President Barack Obama is set to fly to Jordan Friday for talks with King Abdullah II, after wrapping up his visit to Israel where he spent the last two days dealing with the historic tensions between Israelis and Palestinians.
The president’s visit to Jordan, a key U.S. ally in the Middle East, will focus on the spill over effect of the Syrian conflict on Jordan.
Jordan is reeling under a huge refugee influx from Syria, which has strained its energy, water, health and education services to the limit.
Though Jordan has been home to more than 360,000 Syrians, human rights groups said it "routinely and unlawfully" denies entry to many, and urged Obama to bring up the issue of Jordan’s alleged discrimination against the Syrian refugees, Reuters news agency reported.
Palestinians who lived in Syria were regularly turned back by Jordanian border guards, the groups said, as are single Syrian men and refugees who arrive without identity cards.
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"Discriminating against Palestinians and single males as ineligible to seek asylum within Jordan violates Jordan's international legal obligations," Meera Shah, clinical advocacy fellow at the Harvard Clinic, was quoted as saying by Reuters.
"Jordan should treat individuals in these categories the same as all other asylum seekers fleeing the fighting in Syria,” she said.
While the Obama administration officially endorses the Syrian opposition coalition, Washington’s support is limited to non-lethal aid over concerns that Al-Qaeda-linked groups are taking control of the Syrian crisis.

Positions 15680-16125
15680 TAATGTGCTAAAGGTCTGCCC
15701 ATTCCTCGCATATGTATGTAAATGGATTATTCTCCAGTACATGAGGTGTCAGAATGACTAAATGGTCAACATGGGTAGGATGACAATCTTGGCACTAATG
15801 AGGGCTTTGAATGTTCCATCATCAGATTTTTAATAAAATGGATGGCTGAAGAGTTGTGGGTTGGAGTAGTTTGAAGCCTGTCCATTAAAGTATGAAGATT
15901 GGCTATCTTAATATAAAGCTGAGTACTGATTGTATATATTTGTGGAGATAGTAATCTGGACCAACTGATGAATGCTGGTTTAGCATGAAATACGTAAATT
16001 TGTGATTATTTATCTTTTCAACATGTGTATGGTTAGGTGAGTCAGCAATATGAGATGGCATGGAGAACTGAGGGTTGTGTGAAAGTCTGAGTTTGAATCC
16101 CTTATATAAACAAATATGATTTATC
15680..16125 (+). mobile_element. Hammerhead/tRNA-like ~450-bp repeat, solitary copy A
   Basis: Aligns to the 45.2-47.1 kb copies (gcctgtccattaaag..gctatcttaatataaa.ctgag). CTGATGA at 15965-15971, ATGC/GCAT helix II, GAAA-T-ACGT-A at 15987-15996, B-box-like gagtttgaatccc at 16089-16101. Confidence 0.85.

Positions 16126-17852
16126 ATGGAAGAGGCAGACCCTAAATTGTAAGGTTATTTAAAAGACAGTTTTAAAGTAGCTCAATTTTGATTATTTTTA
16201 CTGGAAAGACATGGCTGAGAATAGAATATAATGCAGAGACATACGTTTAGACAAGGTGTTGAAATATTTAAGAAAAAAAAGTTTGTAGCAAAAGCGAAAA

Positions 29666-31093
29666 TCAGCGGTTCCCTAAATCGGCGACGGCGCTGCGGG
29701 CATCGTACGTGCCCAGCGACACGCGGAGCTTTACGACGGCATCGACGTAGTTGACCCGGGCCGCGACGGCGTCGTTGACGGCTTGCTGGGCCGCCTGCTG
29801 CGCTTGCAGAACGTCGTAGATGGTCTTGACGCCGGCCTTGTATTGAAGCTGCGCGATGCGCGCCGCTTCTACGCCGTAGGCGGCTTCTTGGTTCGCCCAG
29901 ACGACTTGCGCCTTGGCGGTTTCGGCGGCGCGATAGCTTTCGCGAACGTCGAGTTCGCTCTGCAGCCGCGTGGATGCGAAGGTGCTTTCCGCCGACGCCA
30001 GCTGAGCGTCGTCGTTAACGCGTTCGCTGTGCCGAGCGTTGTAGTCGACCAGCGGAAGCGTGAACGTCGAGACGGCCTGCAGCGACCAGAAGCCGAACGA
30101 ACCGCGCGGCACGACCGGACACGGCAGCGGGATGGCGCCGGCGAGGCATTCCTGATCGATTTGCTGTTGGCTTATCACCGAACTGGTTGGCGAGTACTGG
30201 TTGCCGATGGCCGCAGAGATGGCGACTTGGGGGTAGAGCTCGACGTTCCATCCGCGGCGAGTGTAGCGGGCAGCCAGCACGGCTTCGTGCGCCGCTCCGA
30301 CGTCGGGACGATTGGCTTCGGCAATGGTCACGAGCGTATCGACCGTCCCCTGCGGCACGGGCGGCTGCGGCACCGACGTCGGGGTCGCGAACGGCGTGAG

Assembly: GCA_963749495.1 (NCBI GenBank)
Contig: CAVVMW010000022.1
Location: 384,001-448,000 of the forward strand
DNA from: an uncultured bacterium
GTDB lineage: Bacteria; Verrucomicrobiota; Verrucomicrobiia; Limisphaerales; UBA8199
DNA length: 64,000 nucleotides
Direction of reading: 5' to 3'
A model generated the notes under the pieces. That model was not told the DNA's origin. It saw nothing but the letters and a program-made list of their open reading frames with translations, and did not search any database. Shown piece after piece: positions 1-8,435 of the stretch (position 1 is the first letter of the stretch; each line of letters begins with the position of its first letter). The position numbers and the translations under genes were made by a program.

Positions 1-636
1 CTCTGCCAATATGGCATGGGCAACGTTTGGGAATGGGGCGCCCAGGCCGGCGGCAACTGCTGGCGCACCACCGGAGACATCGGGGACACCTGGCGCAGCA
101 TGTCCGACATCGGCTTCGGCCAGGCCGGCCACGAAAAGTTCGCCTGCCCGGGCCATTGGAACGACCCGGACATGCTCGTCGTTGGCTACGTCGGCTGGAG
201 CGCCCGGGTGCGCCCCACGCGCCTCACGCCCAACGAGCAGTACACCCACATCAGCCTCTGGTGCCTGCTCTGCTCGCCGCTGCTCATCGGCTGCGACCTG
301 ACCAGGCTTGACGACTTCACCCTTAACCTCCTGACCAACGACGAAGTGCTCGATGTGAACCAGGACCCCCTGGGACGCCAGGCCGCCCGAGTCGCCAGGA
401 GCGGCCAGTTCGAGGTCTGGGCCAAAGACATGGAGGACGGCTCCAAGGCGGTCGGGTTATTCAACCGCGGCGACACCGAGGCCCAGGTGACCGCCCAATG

Jordan has taken a neutral stance on Syria, advocating a policy of non-interference in Syrian matters while supporting a “political solution” for the crisis.
"Jordan's position has always been clear. The kingdom's priority is to protect its own border, while at the same time preserve Syria's unity,” Jordanian information minister and government spokesman Samih Maaytah said Mar. 17, responding to Syrian allegations that Jordan and Lebanon were allowing militants and arms to flow through their open borders with Syria.
A senior U.S. official said Obama aimed to reassure the king on security challenges and on dealing with the refugee crisis.
“We’re providing a lot of assistance to support Jordan and international organizations that are supporting the refugee population inside of Jordan,” the official told AFP news agency.
“We’re also working very closely with the Jordanian government as part of the coalition of countries that is supporting the Syrian opposition to pressure the regime, to build up the opposition, and try to bring about a new Syria.”
The president and the king are also expected to hold talks on the Israeli-Palestinian conflict.
Jordan, which has signed peace treaties with Israel, is seen as a potential key player in any future U.S.-led peace initiative. It also has a majority Palestinian population.